No matter how much you try to keep things simple, work can feel like it’s piling up, and the virtual team disconnect can add to this feeling. How will your team know when they’re doing too much work or not enough? How can they stay motivated? Regular one-on-one meetings and check-ins can help.
During your meetings, you can make sure that your team members know all their tasks and your expectations of them. You can also give your team a chance to express feelings of overwork, confusion, or demotivation. It’s then on you to compassionately work with the employee to resolve these feelings in ways that work for you both. A one-on-one early in the week and a short check-in a few days later can help you check all these boxes.
7 Schedule around time zones
One of the major advantages of remote teams is that they can include anyone from anywhere. Without fixed geographical boundaries comes a team working in many time zones, thus potentially making meetings tougher to schedule. And perhaps more concerning, a team member who urgently needs something from another halfway around the world might have to wait a long time to get it. Try scheduling your team around time zones to cover your bases.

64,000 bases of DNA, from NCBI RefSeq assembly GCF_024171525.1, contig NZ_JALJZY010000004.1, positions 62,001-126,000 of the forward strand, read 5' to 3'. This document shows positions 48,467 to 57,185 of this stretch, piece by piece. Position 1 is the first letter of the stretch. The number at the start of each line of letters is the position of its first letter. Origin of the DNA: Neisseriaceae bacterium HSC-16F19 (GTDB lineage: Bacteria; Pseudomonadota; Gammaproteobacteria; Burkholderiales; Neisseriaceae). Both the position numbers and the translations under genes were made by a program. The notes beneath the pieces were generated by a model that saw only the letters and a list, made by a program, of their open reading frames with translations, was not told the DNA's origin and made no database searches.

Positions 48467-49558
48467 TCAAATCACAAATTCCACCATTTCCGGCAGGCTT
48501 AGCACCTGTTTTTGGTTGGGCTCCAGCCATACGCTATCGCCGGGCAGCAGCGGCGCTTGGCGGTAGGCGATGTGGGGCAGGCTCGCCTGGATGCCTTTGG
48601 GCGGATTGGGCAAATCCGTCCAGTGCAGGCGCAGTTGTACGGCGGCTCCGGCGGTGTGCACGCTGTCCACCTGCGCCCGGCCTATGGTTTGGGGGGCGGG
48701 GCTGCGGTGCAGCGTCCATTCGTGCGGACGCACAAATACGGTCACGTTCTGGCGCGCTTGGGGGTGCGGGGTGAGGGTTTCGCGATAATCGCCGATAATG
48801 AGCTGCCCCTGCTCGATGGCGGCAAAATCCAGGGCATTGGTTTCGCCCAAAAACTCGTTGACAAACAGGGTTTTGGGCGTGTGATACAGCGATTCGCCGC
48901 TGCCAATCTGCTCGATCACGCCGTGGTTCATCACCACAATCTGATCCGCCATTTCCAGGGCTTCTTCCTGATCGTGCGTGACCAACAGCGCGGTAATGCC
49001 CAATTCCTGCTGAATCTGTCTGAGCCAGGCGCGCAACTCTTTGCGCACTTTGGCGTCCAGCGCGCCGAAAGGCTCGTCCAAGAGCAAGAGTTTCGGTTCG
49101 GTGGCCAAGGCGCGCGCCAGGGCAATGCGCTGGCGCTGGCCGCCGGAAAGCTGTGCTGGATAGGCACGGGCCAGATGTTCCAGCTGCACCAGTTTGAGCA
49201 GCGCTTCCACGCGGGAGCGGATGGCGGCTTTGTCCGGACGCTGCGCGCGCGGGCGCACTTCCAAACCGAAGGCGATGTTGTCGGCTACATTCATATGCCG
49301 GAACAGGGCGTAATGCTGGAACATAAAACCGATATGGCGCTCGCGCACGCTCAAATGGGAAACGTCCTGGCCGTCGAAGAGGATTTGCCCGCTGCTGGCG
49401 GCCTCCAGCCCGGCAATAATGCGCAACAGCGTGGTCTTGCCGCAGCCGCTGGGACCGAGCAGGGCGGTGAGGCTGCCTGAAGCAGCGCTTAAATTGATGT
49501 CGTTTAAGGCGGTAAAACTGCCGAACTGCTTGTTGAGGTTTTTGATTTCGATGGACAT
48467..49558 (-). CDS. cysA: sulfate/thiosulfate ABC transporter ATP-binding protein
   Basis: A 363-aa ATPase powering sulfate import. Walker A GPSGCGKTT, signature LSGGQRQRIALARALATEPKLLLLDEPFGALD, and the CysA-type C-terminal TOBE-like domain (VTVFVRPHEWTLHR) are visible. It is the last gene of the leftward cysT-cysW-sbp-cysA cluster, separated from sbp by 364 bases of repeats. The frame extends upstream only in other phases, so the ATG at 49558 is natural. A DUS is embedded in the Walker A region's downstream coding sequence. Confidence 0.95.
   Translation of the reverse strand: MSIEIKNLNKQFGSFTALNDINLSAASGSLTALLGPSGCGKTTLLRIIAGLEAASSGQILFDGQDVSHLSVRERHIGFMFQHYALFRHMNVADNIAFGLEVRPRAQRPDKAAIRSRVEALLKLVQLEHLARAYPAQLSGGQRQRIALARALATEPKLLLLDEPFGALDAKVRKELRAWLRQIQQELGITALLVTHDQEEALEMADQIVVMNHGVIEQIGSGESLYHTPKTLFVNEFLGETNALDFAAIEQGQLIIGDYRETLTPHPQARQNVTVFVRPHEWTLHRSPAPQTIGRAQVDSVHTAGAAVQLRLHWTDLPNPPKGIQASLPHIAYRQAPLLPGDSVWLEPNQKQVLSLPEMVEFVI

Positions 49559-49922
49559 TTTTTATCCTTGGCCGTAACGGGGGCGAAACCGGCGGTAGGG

Make sure that every team member’s working hours at least partially overlap with that of another. This way, anyone actively working has another colleague they can ask for help. Also, try to overlap the schedules of team members who often work together so you don’t interrupt their communications. And when it comes time to communicate with the whole team at a meeting, hold your meeting at a time when the maximum number of people can attend.
8 Create a work-life balance